Progressions Of Power


MCA, 1980

REVIEW BY: Chris Harlow


In a hard rock era marked by bombast and excess, it's a wonder, looking back, to realize that Triumph's Progressions Of Power has always been considered the most benign release in the band's catalog.

Drummer Gil Moore, assuming one half of the band's lead vocal responsibilities, was showcased with his gritty blues-driven delivery in a way not to be seen again until the band's Edge Of Excess release some 12 years later. Four of the first five tracks here reward the listener with a great jukebox-in-the-barroom experience led by the shout-a-long anthems, "Tear The Roof Off" and "I Live For The Weekend."my_heart_sings_the_harmony_web_ad_alt_250

As much as those songs will be remembered by diehard fans for being predictably heavy with their cliché-driven choruses, Moore offers quite a bit more diversity with his songwriting approach, while still clinging to his blues-rooted vocal style in the criminally forgotten track "Woman In Love."

With Rik Emmett delivering his more textured vocal and guitar-led contributions, Progressions Of Power attempts to achieve the listening balance the band created for itself with the prior effort Just A Game. Had it not been for Emmett misfiring in slipping in a Sinatra-styled rendition of "Take My Heart," Progressions Of Power may have actually succeeded in being remembered correctly as the band's third release, as opposed to the oh-so-common reference by fans to this being their sophomore effort. As such, the gamble to focus on Moore's contributions relegated the two Emmett gems, "Hard Road" and "In the Night," to time capsule status -- "In The Night" would have stood toe-to-toe with any of the prog-rock pieces featured in the day, and "Hard Road" was the upbeat rock anthem never heard by the masses because it was buried as the last track on this album.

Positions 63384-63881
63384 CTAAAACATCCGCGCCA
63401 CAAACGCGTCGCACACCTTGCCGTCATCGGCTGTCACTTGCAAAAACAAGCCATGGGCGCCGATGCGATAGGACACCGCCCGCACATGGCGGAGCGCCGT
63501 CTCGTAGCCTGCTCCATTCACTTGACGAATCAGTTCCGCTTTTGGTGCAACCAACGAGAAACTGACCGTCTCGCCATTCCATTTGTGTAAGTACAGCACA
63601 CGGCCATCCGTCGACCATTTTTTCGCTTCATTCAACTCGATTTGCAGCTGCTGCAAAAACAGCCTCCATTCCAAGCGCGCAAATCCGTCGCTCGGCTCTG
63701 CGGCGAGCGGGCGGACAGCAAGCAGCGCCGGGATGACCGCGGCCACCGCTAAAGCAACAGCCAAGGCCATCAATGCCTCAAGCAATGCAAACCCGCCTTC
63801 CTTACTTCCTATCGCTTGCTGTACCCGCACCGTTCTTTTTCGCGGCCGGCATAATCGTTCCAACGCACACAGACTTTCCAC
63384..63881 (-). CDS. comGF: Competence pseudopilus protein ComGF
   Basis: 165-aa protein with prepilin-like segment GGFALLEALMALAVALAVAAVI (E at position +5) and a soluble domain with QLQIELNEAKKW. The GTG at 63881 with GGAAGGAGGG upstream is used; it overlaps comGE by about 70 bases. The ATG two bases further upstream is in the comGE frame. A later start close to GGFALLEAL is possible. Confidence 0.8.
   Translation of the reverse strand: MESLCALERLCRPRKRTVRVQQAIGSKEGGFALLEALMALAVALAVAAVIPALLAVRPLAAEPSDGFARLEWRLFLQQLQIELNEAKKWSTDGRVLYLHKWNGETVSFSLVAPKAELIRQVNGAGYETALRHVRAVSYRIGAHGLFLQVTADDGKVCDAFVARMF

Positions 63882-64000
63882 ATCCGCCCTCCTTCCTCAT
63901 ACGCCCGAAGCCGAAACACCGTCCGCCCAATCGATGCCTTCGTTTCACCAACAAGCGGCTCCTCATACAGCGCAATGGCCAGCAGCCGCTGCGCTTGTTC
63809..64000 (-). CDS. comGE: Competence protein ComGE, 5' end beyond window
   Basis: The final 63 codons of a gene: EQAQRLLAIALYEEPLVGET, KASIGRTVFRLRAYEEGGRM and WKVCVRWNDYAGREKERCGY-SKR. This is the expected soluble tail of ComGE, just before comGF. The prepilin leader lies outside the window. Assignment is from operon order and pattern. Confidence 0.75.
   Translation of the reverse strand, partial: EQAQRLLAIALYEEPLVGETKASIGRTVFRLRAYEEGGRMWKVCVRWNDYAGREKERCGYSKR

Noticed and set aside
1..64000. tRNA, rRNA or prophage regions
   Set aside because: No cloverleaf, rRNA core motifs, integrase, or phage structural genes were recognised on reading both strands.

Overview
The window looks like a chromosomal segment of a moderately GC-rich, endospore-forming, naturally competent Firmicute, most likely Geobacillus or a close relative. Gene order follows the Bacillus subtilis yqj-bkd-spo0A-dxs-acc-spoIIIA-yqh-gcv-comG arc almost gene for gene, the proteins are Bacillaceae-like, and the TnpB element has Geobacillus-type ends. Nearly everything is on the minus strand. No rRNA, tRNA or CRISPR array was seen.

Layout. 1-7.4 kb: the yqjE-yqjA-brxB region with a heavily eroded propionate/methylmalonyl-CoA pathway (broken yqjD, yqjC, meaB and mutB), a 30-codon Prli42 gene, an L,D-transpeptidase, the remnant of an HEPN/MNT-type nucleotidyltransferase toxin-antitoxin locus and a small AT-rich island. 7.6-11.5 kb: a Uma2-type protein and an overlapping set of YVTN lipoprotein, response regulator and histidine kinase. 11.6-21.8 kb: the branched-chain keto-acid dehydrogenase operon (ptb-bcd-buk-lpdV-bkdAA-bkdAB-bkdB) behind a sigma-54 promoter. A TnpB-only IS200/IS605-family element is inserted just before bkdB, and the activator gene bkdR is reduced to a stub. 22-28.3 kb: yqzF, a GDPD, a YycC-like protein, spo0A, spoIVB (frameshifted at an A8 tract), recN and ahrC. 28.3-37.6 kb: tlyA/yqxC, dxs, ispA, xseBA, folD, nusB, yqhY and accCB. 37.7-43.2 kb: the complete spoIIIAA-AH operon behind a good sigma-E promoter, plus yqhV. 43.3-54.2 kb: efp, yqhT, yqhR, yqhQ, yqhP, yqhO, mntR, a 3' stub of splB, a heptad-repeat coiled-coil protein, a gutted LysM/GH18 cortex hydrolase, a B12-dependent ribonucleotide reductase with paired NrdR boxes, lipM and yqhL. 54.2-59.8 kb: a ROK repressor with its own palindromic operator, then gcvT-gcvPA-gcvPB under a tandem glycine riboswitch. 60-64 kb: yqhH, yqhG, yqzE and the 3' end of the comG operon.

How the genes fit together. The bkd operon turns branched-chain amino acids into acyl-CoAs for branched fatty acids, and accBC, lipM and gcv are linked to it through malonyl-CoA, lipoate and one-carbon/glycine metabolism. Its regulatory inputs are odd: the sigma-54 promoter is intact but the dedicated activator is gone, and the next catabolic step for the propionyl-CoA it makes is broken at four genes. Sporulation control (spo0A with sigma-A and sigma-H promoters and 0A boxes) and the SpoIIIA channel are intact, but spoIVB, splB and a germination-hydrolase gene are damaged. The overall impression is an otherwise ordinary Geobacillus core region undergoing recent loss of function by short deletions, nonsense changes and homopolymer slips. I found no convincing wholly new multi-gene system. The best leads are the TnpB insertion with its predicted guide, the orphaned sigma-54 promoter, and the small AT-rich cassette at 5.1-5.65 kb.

These song order gaffes worked against the strengths Triumph had to offer; a more delicate balance in mixing Moore and Emmett's contributions on this effort would have certainly kept Progressions Of Power on the listening public's radar longer than it was. The tracks are there -- you just need to hit shuffle.

Good thing for all of us, though, that Triumph would release the gold selling Allied Forces a couple of years later, relegating the errors on Progressions Of Power to nothing more than a couple of inconsequential missteps. These experiences should be chalked up to nothing more than evolutionary steps in Triumph's progression to power.

Rating: B-

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